“Why would you ever take in a stranger?” The question posed by FBI agent Nancy Fisher comes late in The Imposter. Bart Layton’s fascinating film, recently short-listed by the Academy Award for Best Documentary, traces the case of Frédéric Bourdin, one of the stranger strangers you might imagine. In 1997, the 23-year-old called the police in Linares, Spain, pretending to be a tourist who’d discovered a traumatized boy in a phone booth. When the police arrived, Bourdin pretended to be the boy; taken to the police station, he was left alone in an office where he found the name of a missing boy from San Antonio, Texas, Nicholas Barclay. He then pretended to be Nick, whose family, desperate to find him, took in.
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When Mildred and Richard Loving were married in 1958, they became criminals. She was black and he was white, and so their union violated Virginia’s Racial Integrity Act of 1924. On July 14 in 1958, they were arrested: “They came one night and they knocked a couple times,” remembers Mildred. “I heard ‘em, and before I could get up, you know, they just broke the door open and came on in. When we got up they were standing by the bed, with flashlights.” The sheriff asked who she was, and she answered: “I said, ‘I’m his wife, and the sheriff said, ‘Not here, you’re not.’”
William has dreams. He wants to moonwalk like Michael Jackson. He imagines playing in the NFL and also to win, “like, six Super Bowl rings, all six of ‘em on one finger.” And he means to spend as much time as he can, for now, with his older brothers, Kentrell and Bryan. At 11 years old, William is all about the future, whether picturing years ahead or quick minutes. His energy is pretty much relentless in Tchoupitoulas, open today in select theaters and expanding in coming weeks. That energy propels Bill and Turner Ross’ film, a portrait of New Orleans that is by turns poetic and poignant and rapturous. As the three brothers lead the camera crew through streets, over railroad tracks, and along the riverfront, they appear to be making their way into on long night, though the film was shot over some nine months.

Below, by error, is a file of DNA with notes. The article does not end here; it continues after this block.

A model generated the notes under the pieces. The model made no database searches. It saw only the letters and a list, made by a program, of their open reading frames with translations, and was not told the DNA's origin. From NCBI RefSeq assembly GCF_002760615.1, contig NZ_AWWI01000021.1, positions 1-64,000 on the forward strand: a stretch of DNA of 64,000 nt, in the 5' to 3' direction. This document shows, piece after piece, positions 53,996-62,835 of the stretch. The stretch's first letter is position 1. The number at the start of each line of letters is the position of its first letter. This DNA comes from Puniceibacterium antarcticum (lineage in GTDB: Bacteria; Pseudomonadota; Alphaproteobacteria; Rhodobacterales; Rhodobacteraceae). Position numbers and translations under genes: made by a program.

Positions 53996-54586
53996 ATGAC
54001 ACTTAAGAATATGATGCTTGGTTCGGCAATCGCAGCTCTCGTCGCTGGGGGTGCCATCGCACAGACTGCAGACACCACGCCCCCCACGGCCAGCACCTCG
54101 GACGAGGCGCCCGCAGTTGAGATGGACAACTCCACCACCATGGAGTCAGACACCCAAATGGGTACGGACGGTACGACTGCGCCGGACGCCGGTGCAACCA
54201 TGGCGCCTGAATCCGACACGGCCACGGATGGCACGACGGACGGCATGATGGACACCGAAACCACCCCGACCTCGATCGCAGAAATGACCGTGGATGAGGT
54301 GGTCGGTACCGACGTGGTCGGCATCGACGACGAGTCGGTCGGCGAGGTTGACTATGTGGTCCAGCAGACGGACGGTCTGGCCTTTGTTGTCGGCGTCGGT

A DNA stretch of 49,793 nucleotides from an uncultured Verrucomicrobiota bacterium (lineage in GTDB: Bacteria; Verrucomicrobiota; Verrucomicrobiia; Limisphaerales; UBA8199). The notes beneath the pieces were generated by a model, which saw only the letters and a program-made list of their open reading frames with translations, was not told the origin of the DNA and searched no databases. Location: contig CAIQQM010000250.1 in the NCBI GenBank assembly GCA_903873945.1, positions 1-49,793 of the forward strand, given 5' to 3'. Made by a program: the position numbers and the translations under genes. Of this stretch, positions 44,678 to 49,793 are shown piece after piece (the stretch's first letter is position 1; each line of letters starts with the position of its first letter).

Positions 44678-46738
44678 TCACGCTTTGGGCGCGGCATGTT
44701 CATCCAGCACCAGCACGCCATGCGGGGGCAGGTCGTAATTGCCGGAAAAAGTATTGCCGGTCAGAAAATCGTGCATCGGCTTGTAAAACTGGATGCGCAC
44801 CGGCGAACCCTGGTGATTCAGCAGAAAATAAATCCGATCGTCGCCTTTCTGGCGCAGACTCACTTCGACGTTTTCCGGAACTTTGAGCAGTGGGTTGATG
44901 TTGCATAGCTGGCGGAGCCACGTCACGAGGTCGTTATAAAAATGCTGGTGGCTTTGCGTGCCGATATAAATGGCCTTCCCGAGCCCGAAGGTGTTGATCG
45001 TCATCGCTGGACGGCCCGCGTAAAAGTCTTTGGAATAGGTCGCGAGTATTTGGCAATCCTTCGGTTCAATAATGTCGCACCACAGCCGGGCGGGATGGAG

“Listen to me, don’t talk,” Jonathan Caouette tells his mother, Renée. “You need to get off the Risperdal. You need to be back on Lithium.” It’s 2010, at the start of Walk Away Renée: he’s home in New York, she’s in Houston, at the group home where he hoped she might find a mix of independence and close-to-round-the-clock care. But the more Jonathan listens to her, the more he realizes she can’t be there, that their living arrangements will need to shift—again. And in this realization, the new film picks up where the old one left off. The son must sort out what to do with his mother.
The story might seem familiar. Men go to work in Bill Morrison’s The Miners’ Hymns, hard, dark work in coal mines. They also find ways to celebrate their labor, in images from the early days of the UK’s coal industry: crowds cheer union candidates, placards proclaim support for miners and also, offer to insure them “on holidays.” Shots of one throng from a distance dissolve into closer shots, the camera panning faces, revealing that they’ve dressed up, in hats and jackets and vests. Some frames show more recent crowds, women in sunglasses and a reporter with a reel-to-reel tape recorder. In others, children hold balloons and bounce a bit, so excited to be out for the event. A boy turns to look at the camera as it passes. A little girl—her short hair shockingly blond—sits on her father’s shoulder, her gaze steady and, you think, somehow self-aware.